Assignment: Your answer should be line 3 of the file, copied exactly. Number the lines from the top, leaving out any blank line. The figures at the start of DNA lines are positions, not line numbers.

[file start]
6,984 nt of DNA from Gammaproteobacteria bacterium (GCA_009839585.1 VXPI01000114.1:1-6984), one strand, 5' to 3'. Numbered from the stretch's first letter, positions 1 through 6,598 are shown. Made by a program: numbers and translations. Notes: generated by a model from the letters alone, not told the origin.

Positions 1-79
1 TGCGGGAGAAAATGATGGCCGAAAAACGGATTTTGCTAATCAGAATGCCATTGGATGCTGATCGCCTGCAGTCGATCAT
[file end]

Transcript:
1 TGCGGGAGAAAATGATGGCCGAAAAACGGATTTTGCTAATCAGAATGCCATTGGATGCTGATCGCCTGCAGTCGATCAT